UNRRA’s and Heifer Project’s first shipment of cattle to China – Part IV

A busy Shanghai street, January 1947. Photo credit: George Weybright.

The sights and sounds of 1947 Shanghai left memorable impressions on the seagoing cowboys of the S. S. Lindenwood Victory. Beyond the typical images of Dragon dances, kites, hand-embroidered silk items, hand-painted porcelain, and hand-carved wooden figures, Les Messamer remembers the rhythm of the city.

In observing the disproportionate weight being carried on the ends of bamboo poles by people who were small in stature, he says, “They moved in a rhythm that coincided with the up and down bounce of the bamboo pole. I was told that if an American tried to pick up a bamboo pole with heavy objects on each end, they would probably break the pole. That same rhythm could be heard at any time anywhere. I called it a ‘ching, ching, ching, ching’ cadence.” The rhythm came through “tinny loudspeakers on street corners with radio broadcasts of music”; through children’s clapping hands, chanting voices, and clanging together of tin cans and blocks of wood; through the sound of unfamiliar musical instruments coming out of buildings. “People walked with that rhythm,” he says, “taking steps differently than Americans. The rhythm was definitely a part of every one and everything.”

While the cattle were being unloaded, the seagoing cowboys stayed in the New Asia Hotel. The hotel housed UNRRA staff, and UNRRA trucks took cowboys to see the sights. Photo courtesy of Donn Kesler.

On a less appealing note, the regular seamen had described Shanghai to the cowboys as “the largest, noisiest, smelliest, dirtiest, most crowded city in the world.” Harold Hersch’s diary illustrates the point. “Bicycle rickshaws and human rickshaws crowd the streets,” he noted. “Buildings are terribly poor, many are just grass or sod huts; also there are many who live on small dingy [sic] junkets on the canal which runs through the town. The town is filthy and unsanitary, men and women alike urinate and relieve their bowels openly on the main street so that piles of human dung are thick on the sidewalks.” Another day he reported, “The stench was strong in many places of human bowel waste, even in a temperature of 30°.” Nevertheless, Hersch noted, “People were courteous and helpful despite their filth, and apparently healthy.”

A home on the street. Photo credit: George Weybright.

“This was before the Communists had come in,” says cowboy Richard Reiste, “and life was very, very difficult for a lot of people. There were people who never got off their boat, did all their trading and everything from the boat. There were poor people who had no home. They might have a mat to lean up against the wall and another mat to lay on at night. That was their only shelter. And a truck came around in the morning to carry the dead people away. We saw a lot of tragic things like that.”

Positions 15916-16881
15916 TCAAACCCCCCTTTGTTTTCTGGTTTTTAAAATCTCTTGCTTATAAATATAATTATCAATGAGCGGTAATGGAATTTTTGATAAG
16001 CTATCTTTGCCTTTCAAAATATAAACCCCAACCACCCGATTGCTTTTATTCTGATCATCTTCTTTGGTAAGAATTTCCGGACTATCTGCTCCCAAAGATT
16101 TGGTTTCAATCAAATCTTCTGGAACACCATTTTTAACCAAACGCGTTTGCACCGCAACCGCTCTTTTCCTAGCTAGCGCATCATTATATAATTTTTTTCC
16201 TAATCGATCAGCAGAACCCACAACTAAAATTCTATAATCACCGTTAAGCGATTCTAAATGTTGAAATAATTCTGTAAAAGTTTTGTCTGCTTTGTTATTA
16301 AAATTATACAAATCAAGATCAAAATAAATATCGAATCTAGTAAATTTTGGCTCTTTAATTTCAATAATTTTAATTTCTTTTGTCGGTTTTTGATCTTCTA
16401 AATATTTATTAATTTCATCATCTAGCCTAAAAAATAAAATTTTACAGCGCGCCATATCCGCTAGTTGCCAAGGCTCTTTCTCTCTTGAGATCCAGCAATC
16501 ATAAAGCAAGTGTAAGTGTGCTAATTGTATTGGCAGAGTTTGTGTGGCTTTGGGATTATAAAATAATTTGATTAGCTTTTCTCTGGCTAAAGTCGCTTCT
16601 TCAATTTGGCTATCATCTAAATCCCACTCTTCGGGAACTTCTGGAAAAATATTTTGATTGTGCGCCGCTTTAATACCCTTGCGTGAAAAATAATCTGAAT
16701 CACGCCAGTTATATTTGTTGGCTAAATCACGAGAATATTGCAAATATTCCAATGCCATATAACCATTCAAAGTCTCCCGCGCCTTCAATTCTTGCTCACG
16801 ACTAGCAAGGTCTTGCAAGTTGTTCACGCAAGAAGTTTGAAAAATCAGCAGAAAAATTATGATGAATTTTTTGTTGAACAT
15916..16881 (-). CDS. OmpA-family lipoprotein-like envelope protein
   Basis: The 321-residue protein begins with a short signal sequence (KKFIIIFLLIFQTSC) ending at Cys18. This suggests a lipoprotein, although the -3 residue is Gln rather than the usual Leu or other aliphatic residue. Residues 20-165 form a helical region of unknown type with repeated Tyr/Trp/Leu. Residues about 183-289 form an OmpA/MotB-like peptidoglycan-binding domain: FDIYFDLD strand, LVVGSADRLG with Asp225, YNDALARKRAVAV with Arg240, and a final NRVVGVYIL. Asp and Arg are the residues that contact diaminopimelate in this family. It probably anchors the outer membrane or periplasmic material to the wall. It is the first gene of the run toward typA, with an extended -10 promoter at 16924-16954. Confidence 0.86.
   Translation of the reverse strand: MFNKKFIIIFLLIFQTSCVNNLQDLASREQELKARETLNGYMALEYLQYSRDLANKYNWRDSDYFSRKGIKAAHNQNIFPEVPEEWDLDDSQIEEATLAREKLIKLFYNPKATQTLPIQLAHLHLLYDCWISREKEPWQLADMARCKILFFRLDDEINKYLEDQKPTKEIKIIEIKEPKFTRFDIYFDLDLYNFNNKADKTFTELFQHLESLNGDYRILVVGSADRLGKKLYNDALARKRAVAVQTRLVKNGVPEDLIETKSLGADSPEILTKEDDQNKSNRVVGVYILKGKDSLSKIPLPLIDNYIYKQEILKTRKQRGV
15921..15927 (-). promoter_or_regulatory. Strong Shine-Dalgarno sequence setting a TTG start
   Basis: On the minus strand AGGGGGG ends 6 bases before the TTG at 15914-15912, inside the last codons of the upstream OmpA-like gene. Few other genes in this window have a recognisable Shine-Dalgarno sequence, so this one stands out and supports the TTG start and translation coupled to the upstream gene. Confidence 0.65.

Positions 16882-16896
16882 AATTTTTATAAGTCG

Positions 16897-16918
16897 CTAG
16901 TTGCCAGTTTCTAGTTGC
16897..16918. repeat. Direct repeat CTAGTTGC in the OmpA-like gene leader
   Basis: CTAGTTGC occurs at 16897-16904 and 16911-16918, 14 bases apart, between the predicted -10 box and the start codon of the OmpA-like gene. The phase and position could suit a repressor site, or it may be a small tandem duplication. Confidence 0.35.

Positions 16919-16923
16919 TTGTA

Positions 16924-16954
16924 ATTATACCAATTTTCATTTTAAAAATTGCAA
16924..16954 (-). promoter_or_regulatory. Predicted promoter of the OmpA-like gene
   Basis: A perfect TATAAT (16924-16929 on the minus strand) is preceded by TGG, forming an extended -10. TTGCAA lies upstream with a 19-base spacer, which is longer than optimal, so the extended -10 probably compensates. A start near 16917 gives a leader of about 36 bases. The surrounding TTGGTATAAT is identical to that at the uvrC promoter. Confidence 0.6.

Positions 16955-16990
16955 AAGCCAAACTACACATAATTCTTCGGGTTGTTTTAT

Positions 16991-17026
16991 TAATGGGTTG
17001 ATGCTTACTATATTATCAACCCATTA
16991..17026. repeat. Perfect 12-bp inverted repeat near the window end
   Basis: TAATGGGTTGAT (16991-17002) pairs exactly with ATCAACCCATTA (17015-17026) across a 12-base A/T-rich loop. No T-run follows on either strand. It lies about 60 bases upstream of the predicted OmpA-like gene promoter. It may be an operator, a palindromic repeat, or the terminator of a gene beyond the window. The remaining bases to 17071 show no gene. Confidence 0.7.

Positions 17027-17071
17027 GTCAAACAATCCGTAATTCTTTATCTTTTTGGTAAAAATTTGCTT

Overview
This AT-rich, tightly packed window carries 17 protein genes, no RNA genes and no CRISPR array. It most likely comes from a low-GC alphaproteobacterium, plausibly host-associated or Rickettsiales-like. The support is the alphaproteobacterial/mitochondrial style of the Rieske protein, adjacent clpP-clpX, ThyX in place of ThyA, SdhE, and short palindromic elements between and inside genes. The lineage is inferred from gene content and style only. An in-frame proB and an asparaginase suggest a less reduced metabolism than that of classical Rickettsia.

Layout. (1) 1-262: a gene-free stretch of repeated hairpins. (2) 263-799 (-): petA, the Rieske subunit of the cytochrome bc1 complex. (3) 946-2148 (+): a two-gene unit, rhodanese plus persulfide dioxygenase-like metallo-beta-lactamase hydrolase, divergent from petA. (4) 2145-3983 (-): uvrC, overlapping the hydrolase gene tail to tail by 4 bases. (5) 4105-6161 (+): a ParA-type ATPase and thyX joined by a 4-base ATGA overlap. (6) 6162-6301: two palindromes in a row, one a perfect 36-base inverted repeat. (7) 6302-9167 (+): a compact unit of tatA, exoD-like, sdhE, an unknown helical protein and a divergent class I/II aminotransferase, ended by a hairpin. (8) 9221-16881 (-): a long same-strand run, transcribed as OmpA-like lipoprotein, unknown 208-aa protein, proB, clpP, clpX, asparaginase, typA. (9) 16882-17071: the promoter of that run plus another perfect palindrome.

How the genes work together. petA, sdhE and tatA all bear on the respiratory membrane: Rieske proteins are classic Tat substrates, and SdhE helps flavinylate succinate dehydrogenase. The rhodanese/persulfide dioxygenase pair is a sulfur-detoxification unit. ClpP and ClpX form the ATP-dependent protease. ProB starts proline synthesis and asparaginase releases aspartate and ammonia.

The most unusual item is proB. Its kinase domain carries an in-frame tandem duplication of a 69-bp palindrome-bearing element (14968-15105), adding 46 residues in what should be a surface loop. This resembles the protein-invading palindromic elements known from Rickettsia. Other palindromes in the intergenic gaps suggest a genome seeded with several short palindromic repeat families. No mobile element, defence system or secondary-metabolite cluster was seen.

Life seemed to hold little value. Messamer recalls seeing a dead baby tossed into the street as if it were a dead rat, and there it stayed for three days before being removed. He also witnessed a man falling onto the dock from some 15 or 20 feet up. Another man rushed up to him. “I assumed this was to help,” says Messamer, “but was dismayed when he began laughing and kicking him.”

The cattle barns outside Shanghai next to the remains of the horse race track amphitheater. Photo credit: George Weybright.

As for the animals, Harold Hersch noted that the Chinese dock workers “love the cattle and wouldn’t dare hurt one of them.” From the pens on the dock, the cattle “were loaded onto trucks and driven about five miles to the campus of the Shanghai University where four cattle barns had been erected for the purpose. . . . Adjoining the grounds on which the barns are erected is a great amphitheater which used to overlook the world’s largest horse race-track, but which during the Japanese occupation was used as Japanese military headquarters and consequently was bombed by the AAF and ruined.”

Some of the cows found their way to an orphanage, and some of the cowboys got to see the children take their first drink of milk. A hopeful sign that the program would have some value.

Chinese children line up to receive their cup of milk. Photo credit: John Morehouse.

That value came home to Les Messamer more than fifty years after his trip in an unexpected way. He took a newspaper article written in Chinese about the arrival of the heifers in Shanghai to a local Chinese restaurant he frequented to see if the Chinese owner could translate it for him. He says,

The mother and her adult son read the page, occasionally stopping to talk to each other in Chinese. They eventually asked if I was one of them in the picture and I pointed to it. Instead of telling me what it said, they began profusely thanking me. They were able to tell me that careful records had been kept and that there were still descendants of the cattle that we took that were there – that the program of giving the first heifer from the cows to another place had continued. That was all good to hear, but they still did not translate the newspaper page to me.